• 401 days Will The ECB Continue To Hike Rates?
  • 402 days Forbes: Aramco Remains Largest Company In The Middle East
  • 403 days Caltech Scientists Succesfully Beam Back Solar Power From Space
  • 803 days Could Crypto Overtake Traditional Investment?
  • 808 days Americans Still Quitting Jobs At Record Pace
  • 810 days FinTech Startups Tapping VC Money for ‘Immigrant Banking’
  • 813 days Is The Dollar Too Strong?
  • 813 days Big Tech Disappoints Investors on Earnings Calls
  • 814 days Fear And Celebration On Twitter as Musk Takes The Reins
  • 816 days China Is Quietly Trying To Distance Itself From Russia
  • 816 days Tech and Internet Giants’ Earnings In Focus After Netflix’s Stinker
  • 820 days Crypto Investors Won Big In 2021
  • 820 days The ‘Metaverse’ Economy Could be Worth $13 Trillion By 2030
  • 821 days Food Prices Are Skyrocketing As Putin’s War Persists
  • 823 days Pentagon Resignations Illustrate Our ‘Commercial’ Defense Dilemma
  • 824 days US Banks Shrug off Nearly $15 Billion In Russian Write-Offs
  • 827 days Cannabis Stocks in Holding Pattern Despite Positive Momentum
  • 828 days Is Musk A Bastion Of Free Speech Or Will His Absolutist Stance Backfire?
  • 828 days Two ETFs That Could Hedge Against Extreme Market Volatility
  • 830 days Are NFTs About To Take Over Gaming?
Oligarch “Traitors” Appear to Flee Russia for Dubai

Oligarch “Traitors” Appear to Flee Russia for Dubai

Hours after Putin’s speech, several…

Russia Considers Nationalizing Foreign Businesses

Russia Considers Nationalizing Foreign Businesses

The Russian government is reportedly…

  1. Home
  2. News
  3. Breaking News

EU-U.S. Trade Relations Are Deteriorating

EU US Trade

While small beer compared to the U.S.’s trade war with China, the growing dispute between Washington and Brussels over subsidies by aircraft makers is likely to develop into an escalating series of tit-for-tat measures this year.

That’s particularly true if President Donald Trump feels he needs some headline-grabbing opportunities ahead of the presidential elections Nov. 3.

American jobs are often seen a surefire winner in an election year — there is little to be lost from looking like a tough negotiator and following through on threats.

On June 24, the U.S. Trade Representative’s office published a list of European products that could be subject to new tariffs as early as August, the research analysts Stratfor wrote recently.

The $4.3 billion worth of products in this round of threats are said to include olives, chocolate and gin from countries such as France, Germany, Spain, and the United Kingdom — so, hardly strategic products.

But the move marks the latest escalation of a 16-year dispute between Washington and Brussels over government subsidies to the U.S.-based aircraft maker Boeing and its chief European rival, Airbus.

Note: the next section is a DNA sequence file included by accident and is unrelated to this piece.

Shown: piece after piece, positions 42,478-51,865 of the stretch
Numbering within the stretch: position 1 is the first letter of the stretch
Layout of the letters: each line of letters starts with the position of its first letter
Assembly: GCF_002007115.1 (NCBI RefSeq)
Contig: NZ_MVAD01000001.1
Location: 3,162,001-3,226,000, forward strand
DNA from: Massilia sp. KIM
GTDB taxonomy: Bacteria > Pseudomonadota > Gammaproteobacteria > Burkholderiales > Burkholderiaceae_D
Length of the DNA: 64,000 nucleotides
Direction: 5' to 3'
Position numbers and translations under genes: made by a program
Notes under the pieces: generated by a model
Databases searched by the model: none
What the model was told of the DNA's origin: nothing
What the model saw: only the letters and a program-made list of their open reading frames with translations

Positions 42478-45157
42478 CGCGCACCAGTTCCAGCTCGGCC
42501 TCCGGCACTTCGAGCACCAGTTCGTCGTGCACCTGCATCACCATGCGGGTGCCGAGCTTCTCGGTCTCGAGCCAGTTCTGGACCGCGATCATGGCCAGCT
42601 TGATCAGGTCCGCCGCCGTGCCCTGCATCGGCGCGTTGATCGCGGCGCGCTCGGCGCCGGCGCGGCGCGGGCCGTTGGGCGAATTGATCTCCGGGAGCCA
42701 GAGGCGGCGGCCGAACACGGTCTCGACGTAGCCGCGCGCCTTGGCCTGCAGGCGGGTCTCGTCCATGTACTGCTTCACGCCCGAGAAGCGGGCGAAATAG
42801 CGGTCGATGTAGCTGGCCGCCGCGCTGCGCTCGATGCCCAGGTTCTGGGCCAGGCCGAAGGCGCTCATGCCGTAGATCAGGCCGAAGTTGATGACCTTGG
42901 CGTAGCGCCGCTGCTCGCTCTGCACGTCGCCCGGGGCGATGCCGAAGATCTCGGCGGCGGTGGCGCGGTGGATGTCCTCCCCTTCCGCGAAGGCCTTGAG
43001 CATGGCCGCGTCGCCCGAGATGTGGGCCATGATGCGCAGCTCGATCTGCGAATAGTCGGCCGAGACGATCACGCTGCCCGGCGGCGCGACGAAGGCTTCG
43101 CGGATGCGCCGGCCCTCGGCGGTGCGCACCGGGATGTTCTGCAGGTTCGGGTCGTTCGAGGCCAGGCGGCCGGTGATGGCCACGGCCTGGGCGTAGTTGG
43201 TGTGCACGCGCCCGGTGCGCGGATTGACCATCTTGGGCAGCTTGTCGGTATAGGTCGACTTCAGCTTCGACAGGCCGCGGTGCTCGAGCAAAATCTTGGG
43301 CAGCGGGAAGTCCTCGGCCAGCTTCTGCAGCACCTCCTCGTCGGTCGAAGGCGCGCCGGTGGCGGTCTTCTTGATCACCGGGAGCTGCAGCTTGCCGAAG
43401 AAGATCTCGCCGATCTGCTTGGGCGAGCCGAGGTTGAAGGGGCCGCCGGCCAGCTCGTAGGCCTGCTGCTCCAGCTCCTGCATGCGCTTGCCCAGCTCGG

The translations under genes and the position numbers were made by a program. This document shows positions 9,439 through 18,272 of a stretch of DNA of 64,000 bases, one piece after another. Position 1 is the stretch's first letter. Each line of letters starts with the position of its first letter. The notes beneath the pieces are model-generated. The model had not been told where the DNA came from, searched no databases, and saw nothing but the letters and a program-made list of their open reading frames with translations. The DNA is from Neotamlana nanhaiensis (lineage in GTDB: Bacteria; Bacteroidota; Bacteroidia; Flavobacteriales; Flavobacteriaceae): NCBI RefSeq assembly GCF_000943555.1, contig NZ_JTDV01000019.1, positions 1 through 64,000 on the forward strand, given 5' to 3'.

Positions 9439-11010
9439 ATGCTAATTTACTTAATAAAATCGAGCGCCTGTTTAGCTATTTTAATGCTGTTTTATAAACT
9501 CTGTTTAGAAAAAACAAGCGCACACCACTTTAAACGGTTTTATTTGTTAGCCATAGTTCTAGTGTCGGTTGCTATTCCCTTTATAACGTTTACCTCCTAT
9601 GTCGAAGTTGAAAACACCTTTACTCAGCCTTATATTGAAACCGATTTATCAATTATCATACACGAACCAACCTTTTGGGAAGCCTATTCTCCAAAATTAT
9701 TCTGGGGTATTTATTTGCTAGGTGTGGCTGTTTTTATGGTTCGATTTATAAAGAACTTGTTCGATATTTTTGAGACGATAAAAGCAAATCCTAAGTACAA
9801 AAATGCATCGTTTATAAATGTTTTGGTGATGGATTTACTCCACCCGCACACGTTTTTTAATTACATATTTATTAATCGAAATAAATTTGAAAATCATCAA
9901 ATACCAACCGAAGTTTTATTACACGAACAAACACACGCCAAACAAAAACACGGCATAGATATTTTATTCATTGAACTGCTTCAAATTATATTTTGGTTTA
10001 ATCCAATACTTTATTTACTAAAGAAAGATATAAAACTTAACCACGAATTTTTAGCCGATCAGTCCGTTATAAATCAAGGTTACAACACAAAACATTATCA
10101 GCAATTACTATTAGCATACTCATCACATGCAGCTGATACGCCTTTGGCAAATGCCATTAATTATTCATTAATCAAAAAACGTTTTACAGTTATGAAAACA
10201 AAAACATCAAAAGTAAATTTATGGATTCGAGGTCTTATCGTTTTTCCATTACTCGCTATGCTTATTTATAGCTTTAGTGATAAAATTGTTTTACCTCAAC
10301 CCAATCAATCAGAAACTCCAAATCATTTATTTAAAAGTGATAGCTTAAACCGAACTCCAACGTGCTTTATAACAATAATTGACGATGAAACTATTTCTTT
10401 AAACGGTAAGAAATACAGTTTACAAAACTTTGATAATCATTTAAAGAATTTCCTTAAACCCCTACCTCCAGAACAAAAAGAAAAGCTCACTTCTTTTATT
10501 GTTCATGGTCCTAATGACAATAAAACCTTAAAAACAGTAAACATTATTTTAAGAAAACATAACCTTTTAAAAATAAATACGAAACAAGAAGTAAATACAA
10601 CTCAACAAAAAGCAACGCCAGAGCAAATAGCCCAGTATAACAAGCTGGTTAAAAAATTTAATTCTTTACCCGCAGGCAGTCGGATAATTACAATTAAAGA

The rights and wrongs of the claims and counterclaims aside, the dispute holds the risk of escalating into something more serious. The current administration has threatened on previous occasions to levy a 25% import duty on European cars in retaliation for, among other things, a perceived disparity between E.U. and U.S. import taxes. Related: How Are Low Car Sales Impacting The Metals Market?

The U.S. imposes a 2.5% tariff on cars assembled in Europe and a 25% tariff on European-built vans and pickup trucks. Europe, on the other hand, imposes a 10% tariff on U.S.-built cars and trucks.

In reality, this is more equitable than it sounds: demand for cars and sedans in the U.S. is not the same as it is in Europe. The lucrative sector of the U.S. market is vans and trucks, which the Europeans are locked out of by the high tariff which has been in place since the 1960s.

Nevertheless, the automotive trade balance is one the U.S. administration has frequently threatened to take action on in previous spats and could revisit in this one, safe in the knowledge the U.S. exports few vehicles to Europe but the Europeans export quite a lot of high-end luxury cars to the U.S.

In counter to the U.S. proposals on the airplane maker-related tariffs, the E.U. is set to move forward with tariffs on $11.2 billion of U.S. imports, likely sometime in the early fall and chiefly in retaliation for the tit-for-tat over aircraft subsidies. Adding fuel to the fire are European plans to impose digital services taxes on tech companies like Amazon and Google, who pay minimal tax in Europe but generate vast sales. The U.S. feels this unfairly penalizes U.S. firms, refusing to see the issue is not that the companies are based in the U.S. but rather that they are based outside of Europe and, therefore, exempt from the same taxes as European competitors.

The total amount of goods involved this year is unlikely to top $100 billion, just 25% of the $400 billion caught up in U.S.-China trade disputes.

But that doesn’t mean it is not of concern.

If products and services relevant to your market segment get caught up in the dispute, then the sudden imposition of tariffs, quotas, or duties could disrupt business.

Next on the horizon is a possible Trump reaction to a European travel ban on American citizens. According to Bloomberg this week, E.U. governments are poised to extend a travel ban for U.S. residents for at least two weeks, while at the same time opening up travel for Chinese citizens, as infection rates rise in the former and fall in the latter — that won’t go down well in the White House.

By AG Metal Miner 

More Top Reads From Safehaven.com:

Back to homepage

Leave a comment

Leave a comment